He told me he quit driving, took long leaves from his job and broke off his long-term relationship with his girlfriend, all because the nightmares, both day and night, were wrecking his life. He’s now in counseling, and admittedly might be for a long time, but he’s dealing.
She told me in tears that her son had killed himself in Iraq – devastatingly it was her only child. Today, having worked through unrelenting pain, she provides spiritual counseling to young soldiers and Marines at VA and actively works to promote VA’s mental health programs.
All these stories are true. They are the tip of the iceberg.
Since 2001, more than 2 million Americans have served in the Afghanistan and Iraq wars, with nearly 6,000 killed in action and more than 43,000 wounded. According to a recent Rand Corporation study, returning veterans from Iraq and Afghanistan have experienced higher rates of homelessness, unemployment, suicide and divorce over the last decade than the non-military population. Sad news, but even sadder when one realizes it doesn’t have to be this way.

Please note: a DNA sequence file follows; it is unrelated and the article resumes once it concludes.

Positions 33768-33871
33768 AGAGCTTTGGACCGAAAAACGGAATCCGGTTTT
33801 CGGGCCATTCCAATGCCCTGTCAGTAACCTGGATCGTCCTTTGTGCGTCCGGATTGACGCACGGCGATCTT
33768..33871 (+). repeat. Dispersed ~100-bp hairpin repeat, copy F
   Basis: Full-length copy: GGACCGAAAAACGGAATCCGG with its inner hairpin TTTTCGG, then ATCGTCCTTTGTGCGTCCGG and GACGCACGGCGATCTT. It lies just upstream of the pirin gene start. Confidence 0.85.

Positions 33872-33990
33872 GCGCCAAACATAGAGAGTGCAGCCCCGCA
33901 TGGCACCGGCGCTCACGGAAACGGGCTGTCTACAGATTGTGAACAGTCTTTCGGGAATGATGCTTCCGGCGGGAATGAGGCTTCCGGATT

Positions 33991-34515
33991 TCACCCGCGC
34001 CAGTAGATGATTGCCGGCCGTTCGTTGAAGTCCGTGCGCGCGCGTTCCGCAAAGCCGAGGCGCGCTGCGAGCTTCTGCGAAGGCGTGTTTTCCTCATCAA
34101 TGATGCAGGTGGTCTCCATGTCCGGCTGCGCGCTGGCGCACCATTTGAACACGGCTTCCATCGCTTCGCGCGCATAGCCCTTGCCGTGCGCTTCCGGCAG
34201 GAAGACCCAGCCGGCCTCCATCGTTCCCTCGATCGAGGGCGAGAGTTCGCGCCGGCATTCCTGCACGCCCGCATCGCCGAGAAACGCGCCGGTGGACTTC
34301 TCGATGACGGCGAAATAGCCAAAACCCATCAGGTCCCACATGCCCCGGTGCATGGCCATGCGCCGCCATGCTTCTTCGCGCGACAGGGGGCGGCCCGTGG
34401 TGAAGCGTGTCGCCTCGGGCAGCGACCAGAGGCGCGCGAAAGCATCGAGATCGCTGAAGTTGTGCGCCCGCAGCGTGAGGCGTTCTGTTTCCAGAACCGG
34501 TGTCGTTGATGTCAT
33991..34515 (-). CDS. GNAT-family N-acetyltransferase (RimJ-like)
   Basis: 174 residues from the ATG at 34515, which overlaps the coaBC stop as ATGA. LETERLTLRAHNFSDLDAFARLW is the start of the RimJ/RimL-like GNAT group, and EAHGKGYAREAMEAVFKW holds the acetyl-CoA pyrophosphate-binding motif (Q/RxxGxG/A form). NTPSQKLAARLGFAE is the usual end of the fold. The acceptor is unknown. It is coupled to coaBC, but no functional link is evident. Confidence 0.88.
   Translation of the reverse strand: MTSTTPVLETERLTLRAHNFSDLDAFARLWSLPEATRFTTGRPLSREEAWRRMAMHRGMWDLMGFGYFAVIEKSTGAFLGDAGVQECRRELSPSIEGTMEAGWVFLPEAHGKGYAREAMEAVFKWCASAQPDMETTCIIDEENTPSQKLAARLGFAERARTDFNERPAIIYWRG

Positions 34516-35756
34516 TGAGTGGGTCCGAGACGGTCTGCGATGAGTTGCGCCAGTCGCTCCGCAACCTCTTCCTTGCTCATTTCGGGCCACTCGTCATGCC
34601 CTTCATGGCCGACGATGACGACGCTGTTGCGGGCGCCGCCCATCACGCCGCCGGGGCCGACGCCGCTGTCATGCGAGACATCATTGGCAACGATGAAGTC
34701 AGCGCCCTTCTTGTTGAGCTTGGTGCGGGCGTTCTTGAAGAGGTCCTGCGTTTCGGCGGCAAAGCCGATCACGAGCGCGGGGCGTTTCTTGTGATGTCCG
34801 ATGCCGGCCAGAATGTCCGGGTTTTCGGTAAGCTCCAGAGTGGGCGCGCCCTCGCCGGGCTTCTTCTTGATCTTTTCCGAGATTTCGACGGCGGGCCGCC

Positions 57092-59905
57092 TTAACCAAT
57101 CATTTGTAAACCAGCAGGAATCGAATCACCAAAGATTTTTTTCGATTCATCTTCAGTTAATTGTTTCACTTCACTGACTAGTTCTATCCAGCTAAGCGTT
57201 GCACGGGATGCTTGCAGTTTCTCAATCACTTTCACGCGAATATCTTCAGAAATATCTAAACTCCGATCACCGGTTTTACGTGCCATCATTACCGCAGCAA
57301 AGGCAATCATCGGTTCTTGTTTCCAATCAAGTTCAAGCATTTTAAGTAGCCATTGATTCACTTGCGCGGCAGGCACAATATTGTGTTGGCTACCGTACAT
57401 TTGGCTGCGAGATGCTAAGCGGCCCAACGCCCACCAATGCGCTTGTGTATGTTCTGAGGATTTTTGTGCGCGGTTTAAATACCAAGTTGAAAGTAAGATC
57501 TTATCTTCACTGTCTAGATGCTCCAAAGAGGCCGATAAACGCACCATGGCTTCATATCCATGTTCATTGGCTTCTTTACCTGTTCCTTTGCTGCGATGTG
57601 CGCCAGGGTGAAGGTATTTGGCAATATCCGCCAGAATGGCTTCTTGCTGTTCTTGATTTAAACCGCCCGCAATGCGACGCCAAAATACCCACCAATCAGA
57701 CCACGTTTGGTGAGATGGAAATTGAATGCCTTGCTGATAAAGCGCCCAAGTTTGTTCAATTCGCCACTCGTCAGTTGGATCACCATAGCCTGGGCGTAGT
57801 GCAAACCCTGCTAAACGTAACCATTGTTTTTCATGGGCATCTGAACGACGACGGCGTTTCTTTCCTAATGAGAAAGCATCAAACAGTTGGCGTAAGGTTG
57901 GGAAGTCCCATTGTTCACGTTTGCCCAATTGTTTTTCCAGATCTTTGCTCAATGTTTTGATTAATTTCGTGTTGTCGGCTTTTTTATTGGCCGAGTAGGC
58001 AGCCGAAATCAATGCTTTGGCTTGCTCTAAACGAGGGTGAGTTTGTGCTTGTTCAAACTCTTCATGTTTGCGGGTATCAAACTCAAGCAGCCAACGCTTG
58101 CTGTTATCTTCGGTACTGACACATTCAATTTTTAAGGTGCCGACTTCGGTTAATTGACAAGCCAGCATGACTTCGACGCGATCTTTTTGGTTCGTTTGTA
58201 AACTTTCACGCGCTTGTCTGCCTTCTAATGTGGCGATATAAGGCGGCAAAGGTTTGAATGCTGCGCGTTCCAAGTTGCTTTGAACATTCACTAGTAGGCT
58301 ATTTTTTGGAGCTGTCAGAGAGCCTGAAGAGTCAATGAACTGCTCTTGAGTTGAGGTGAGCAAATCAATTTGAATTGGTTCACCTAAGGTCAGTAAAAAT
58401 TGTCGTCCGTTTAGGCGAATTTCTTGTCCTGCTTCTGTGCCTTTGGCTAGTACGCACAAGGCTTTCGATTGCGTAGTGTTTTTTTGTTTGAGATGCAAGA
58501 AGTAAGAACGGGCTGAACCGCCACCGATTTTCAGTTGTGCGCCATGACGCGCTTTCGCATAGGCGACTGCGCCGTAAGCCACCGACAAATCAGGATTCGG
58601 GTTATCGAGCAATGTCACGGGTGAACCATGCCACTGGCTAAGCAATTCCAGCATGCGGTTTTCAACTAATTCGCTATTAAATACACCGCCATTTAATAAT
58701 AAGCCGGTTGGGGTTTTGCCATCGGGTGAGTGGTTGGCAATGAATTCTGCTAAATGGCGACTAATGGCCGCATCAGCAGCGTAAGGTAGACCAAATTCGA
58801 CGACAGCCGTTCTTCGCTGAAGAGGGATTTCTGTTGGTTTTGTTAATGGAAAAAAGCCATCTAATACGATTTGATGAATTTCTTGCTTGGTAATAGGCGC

Although VA is regularly bashed in the media – and the courts – for not meeting Veterans’ needs, I contend it is the best mental health care for combat trauma in the world. From where I sit, it’s not the care that’s the problem, it’s getting Veterans to come to VA for care. Many afflicted veterans will not seek help, and others will not do so for some time. The stigma against mental health care is throughout our culture and much more so in the military. Some military members worry mental health counseling on their medical records will endanger their careers; others try to “gut it out.”
I am a Vietnam era Veteran and we learned a lot from that conflict, not the least of which is the sooner one comes in for care, the better chance VA has to help. So I ask each of you — if you know someone, or know someone who knows someone, who is suffering and trying to readjust after Iraq or Afghanistan, encourage them to go their closest VA. They have NOTHING to lose and potentially their entire lives to gain.
A Vietnam-era Navy Veteran, Kerri has spent her lifetime caring for Veterans and currently serves as the Communications Officer and Congressional Liaison for the VA Palo Alto Health Care System.